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Low B12 may be linked to autism, dementia, schizophrenia

Low B12 may be linked to autism, dementia, schizophrenia

Brain levels may reveal more than blood levels
By Shara Rutberg, New Hope Network

What do the brains of people with dementia, autism and schizophrenia have in common? Low levels of vitamin B12, according to a recent study, the first to compare levels of the vitamin in brains throughout the human lifespan.

Findings from the study, published in the journal PLOS ONE, suggest that a variety of neurological diseases like dementia and disorders like autism and schizophrenia, could be related to poor uptake of vitamin B12 from the blood into the brain, according to the researchers. Blood levels of B12 don’t always match the levels of the vitamin in the brain, and, brain levels decrease more over the years than blood levels.

For the study, a team led by Richard Deth, PhD, professor of pharmacology at Nova Southeastern University in Fort Lauderdale, Florida, analyzed the brains of more than 60 deceased people. They ranged in age from fetus to 80 years.

The subjects included 12 people who had autism and nine with schizophrenia.

The vitamin B12 levels in the brain were 10 times lower in the oldest people compared with the youngest, reflecting a gradual, natural, and consistent decline over the years.

The researchers found that the levels of vitamin B12 in the brains of young people with autism and in middle-age people with schizophrenia were about one-third of the levels found in similarly aged people who did not have these neurological conditions. The people in the study with autism, who were all under age 10, had levels similar to those found in a 57-year-old.

The findings support an emerging theory that the human brain uses vitamin B12 in a tightly regulated manner to control gene expression and to spur neurological development at key points during life, according to a livescience.com post about the research.

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A.J. Ali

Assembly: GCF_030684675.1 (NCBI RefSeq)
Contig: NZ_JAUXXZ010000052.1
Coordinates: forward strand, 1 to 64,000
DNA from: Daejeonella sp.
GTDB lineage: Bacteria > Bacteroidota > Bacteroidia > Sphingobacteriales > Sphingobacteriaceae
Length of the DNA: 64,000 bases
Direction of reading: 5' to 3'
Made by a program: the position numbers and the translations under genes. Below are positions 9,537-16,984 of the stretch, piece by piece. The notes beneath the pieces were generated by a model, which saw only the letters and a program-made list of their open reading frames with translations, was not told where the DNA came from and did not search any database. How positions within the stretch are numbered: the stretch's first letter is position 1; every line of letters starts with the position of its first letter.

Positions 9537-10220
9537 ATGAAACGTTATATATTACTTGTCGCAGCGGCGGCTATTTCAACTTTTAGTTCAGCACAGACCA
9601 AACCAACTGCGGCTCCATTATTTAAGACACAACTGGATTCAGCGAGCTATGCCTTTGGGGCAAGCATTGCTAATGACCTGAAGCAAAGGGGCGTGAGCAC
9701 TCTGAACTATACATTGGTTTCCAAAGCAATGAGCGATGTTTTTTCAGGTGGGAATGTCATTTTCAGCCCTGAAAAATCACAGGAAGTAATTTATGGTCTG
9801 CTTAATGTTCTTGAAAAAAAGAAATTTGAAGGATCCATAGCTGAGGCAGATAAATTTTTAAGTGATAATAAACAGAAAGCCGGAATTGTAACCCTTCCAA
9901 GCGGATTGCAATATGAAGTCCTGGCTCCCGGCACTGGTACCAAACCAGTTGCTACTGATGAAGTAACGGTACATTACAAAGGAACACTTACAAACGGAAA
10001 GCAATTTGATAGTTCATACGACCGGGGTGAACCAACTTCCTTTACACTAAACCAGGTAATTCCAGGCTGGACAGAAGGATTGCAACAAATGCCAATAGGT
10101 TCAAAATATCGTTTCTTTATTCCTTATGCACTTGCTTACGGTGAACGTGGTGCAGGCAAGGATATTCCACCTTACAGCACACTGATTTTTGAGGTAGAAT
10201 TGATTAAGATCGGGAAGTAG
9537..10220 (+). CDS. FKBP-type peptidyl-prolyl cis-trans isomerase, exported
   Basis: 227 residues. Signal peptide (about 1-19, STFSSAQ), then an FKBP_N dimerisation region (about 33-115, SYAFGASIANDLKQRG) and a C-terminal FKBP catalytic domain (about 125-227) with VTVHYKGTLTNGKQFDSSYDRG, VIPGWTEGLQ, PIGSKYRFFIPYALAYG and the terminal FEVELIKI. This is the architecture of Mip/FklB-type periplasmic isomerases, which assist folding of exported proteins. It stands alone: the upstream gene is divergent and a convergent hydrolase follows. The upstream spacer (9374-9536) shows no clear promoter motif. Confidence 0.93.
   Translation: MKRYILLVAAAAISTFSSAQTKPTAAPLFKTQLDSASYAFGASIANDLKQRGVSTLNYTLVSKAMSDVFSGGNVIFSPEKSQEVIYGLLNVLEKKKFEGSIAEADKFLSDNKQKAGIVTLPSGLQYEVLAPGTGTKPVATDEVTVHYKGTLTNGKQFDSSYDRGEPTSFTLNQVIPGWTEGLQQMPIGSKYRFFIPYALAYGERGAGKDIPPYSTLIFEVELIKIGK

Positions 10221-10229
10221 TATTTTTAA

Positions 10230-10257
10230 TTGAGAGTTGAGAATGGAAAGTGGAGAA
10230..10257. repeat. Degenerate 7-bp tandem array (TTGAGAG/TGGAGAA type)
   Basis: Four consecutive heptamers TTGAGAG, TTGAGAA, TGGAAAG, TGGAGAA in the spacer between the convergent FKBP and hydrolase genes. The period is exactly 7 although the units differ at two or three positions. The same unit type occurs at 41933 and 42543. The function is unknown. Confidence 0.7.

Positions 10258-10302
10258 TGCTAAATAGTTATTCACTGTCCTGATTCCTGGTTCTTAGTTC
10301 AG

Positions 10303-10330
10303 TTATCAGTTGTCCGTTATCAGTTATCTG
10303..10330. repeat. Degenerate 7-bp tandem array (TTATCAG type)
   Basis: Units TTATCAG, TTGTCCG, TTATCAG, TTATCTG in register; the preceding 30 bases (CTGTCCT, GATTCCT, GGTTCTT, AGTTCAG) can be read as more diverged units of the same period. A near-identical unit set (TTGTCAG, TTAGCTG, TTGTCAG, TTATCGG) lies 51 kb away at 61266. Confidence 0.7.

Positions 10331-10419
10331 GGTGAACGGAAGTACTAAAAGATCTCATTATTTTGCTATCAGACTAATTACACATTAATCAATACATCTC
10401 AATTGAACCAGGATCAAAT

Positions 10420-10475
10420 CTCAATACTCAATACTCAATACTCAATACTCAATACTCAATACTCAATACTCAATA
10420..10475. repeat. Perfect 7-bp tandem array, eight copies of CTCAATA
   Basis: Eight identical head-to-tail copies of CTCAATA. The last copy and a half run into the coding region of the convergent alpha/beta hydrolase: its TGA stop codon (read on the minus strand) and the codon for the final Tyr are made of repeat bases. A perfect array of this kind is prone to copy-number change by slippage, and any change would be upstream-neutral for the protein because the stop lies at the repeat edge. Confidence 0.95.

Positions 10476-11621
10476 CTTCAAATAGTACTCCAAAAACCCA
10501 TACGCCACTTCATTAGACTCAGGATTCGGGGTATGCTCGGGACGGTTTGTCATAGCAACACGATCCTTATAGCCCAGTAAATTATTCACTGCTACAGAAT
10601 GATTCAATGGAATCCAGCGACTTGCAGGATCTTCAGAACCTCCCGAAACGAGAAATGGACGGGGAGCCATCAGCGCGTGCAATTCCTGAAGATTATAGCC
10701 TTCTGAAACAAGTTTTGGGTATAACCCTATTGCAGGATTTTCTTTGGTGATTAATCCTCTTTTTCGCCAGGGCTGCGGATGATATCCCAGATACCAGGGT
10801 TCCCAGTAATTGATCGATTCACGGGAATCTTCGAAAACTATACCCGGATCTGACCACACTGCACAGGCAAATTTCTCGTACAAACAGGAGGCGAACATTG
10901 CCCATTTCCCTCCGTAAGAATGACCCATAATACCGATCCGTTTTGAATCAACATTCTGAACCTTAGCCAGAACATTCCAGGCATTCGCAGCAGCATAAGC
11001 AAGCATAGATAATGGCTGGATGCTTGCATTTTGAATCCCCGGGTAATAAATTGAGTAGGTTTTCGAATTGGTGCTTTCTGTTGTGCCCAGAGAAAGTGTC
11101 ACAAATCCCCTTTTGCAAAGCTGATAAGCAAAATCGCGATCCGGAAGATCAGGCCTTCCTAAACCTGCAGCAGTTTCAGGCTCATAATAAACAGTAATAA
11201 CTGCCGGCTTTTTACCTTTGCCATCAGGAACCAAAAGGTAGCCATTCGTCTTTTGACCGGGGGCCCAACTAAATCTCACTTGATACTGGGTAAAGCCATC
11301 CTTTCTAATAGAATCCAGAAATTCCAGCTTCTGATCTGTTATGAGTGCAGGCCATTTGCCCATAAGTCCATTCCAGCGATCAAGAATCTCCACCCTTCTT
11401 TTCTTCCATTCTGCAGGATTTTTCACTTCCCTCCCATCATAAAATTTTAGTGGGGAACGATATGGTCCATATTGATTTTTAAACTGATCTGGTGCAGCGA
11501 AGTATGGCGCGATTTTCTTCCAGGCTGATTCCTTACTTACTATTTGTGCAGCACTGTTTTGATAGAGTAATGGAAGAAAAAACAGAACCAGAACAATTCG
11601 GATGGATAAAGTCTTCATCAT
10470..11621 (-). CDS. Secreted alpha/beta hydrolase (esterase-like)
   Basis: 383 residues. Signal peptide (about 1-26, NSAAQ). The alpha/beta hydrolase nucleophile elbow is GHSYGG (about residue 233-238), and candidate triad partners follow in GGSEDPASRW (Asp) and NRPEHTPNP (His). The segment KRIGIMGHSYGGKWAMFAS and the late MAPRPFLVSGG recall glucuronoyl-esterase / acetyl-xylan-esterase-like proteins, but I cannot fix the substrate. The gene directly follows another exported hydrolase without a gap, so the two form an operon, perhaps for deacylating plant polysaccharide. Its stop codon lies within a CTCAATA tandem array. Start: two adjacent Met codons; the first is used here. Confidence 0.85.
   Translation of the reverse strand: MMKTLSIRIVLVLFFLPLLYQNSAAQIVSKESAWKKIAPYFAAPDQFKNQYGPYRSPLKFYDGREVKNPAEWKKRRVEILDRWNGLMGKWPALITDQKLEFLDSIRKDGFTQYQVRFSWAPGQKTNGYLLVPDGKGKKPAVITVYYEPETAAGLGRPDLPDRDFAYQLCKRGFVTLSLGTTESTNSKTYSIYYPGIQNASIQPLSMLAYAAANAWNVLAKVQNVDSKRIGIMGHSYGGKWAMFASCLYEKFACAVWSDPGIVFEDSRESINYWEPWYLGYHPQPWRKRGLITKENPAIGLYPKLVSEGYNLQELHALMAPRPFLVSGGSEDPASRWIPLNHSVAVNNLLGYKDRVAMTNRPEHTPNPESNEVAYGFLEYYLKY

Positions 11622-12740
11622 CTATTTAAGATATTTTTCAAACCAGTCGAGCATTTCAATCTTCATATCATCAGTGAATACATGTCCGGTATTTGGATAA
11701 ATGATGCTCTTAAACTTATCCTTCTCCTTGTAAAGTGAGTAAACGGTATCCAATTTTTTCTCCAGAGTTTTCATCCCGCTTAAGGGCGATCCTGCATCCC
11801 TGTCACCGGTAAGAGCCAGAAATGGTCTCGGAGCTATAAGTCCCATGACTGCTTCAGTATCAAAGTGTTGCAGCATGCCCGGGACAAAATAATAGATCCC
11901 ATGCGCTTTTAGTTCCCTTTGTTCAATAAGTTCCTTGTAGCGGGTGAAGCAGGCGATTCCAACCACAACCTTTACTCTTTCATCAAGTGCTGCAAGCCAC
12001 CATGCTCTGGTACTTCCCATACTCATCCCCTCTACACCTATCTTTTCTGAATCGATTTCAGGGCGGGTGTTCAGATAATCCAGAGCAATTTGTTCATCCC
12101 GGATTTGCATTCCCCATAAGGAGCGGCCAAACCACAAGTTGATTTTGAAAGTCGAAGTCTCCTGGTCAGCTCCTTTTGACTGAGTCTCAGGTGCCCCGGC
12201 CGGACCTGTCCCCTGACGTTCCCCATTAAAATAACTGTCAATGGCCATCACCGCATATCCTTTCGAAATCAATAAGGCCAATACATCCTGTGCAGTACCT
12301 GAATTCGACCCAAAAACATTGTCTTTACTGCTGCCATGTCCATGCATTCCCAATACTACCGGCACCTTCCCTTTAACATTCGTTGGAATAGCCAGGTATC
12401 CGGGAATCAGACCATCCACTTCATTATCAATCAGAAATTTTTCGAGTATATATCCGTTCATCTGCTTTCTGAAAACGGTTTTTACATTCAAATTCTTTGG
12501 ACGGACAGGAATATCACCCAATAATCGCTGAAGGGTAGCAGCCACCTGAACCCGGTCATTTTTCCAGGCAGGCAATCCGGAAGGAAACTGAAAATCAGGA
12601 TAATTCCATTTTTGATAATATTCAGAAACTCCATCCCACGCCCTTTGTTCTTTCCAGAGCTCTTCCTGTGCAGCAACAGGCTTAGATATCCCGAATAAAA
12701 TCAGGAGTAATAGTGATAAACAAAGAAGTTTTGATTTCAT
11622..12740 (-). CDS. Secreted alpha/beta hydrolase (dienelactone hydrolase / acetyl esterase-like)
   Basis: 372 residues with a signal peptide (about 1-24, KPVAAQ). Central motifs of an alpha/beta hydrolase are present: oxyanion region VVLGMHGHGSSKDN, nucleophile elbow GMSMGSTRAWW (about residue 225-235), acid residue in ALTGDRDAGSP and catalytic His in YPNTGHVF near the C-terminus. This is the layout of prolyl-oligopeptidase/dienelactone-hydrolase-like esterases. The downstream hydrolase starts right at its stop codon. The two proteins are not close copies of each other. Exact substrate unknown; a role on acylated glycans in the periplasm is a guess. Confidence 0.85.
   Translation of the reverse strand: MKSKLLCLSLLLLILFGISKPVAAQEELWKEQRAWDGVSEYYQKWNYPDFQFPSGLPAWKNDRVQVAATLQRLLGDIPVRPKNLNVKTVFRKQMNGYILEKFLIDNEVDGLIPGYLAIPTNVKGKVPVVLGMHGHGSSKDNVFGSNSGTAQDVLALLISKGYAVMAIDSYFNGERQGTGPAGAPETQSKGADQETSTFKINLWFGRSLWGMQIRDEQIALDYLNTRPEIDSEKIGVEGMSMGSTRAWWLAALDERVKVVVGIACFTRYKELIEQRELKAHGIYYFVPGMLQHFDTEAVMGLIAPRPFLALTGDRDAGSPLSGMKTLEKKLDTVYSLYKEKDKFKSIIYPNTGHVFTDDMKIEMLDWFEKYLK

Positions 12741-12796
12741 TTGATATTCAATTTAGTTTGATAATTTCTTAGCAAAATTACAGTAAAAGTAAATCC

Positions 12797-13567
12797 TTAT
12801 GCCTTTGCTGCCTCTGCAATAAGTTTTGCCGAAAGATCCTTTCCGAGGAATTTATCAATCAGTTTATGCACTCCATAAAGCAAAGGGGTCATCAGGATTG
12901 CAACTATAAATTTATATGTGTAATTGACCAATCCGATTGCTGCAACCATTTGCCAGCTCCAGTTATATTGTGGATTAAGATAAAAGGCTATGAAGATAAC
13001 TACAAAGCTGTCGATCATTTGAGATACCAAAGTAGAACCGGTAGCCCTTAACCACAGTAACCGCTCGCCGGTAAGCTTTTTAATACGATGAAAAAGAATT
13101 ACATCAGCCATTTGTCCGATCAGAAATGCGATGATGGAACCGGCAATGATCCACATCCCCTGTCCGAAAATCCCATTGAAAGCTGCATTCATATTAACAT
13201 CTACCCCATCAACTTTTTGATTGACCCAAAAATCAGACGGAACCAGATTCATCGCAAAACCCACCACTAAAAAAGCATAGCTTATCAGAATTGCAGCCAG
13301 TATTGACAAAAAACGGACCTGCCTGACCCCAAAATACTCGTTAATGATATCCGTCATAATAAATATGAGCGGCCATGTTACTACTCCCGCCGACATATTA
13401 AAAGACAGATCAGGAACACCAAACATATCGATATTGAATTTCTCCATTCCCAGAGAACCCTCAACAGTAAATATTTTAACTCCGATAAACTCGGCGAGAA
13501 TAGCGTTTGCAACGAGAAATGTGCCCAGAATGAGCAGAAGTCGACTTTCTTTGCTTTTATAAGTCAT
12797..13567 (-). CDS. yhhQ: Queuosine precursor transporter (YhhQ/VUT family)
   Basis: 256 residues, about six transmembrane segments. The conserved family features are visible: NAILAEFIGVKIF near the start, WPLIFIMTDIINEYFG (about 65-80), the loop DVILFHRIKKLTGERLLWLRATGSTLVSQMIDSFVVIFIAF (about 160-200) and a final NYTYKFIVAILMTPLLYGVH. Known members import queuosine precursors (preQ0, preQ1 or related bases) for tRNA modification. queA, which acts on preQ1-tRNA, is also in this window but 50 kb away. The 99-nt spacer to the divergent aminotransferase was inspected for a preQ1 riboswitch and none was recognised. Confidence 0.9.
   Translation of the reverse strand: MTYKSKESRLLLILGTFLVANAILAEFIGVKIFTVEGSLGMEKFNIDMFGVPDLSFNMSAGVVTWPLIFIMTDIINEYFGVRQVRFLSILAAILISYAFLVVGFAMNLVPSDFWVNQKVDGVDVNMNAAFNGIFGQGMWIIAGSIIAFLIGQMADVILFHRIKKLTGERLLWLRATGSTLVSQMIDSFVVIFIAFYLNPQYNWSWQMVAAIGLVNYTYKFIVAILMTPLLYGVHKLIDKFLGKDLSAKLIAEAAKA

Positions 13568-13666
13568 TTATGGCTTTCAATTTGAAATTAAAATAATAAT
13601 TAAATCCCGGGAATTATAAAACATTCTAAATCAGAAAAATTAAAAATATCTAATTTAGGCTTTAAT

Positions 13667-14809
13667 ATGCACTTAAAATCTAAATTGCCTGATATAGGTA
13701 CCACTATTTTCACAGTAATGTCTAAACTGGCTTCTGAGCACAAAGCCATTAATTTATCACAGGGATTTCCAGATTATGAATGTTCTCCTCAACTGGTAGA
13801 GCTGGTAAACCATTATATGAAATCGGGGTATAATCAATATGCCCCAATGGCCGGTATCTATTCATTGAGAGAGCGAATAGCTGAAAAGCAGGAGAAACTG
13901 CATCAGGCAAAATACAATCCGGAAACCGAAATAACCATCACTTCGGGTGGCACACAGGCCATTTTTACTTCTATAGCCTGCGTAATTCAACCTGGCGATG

A.J. Ali, "The Wellness Motivator!" is an award-winning writer, producer, actor, host, voice over artist, emcee and creative visionary. He is the Founder and Executive Producer of EclipseVSC since 1999. A.J. is currently producing and hosting the multimedia wellness entity "Wellness 101" with a vision of helping to change the focus of healthcare in America from sickness to wellness (www.wellness101life.com). To launch the Wellness 101 brand, A.J. did the impossible. Starting with only $500, he traveled through all 50 states in 101 days June 16 through September 24, 2014 -- starting in Melbourne Beach, FL and ending up on a sun soaked beach in Hawaii after changing lives in all 50 states. His "True Champion's 30-Day Challenge" book is transforming lives nationwide (www.TrueChampions30DayChallenge.com). Now, Wellness 101 is taking human transformation to another level through holistic wellness. A.J. has more than 30 years experience in sports and entertainment as an athlete, artist and social entrepreneur. He has founded and owned two pro soccer teams and has spearheaded hundreds of successful projects. A.J. created and starred in the TV show "Good Fellas of Baltimore" on Fox in 2011, which raised more than $250,000 for charities in Baltimore and inspired fans to join the cast to help people in need. As an on-air talent and voice over artist, his enthusiastic love of people makes him believable and inspirational. As a wellness speaker and emcee, he is inspiring. An accomplished writer with a conversational style, his work is transformative. His 2007 song "Through the Darkness, Into the Light," compilation music CD "Survivor Celebration" and Survivor Celebration campaign helping cancer survivors won the coveted Hollywood FAME Award for National Community Service. As a philanthropist and entrepreneur, A.J. has raised more than $25 million for charities. He teaches his charity event success methods through a workshop called "MAKE IT RAIN." He is proud to be a U.S. Air Force Veteran (83-87). His mantra is "LOVE is the answer." He is an avid golfer.

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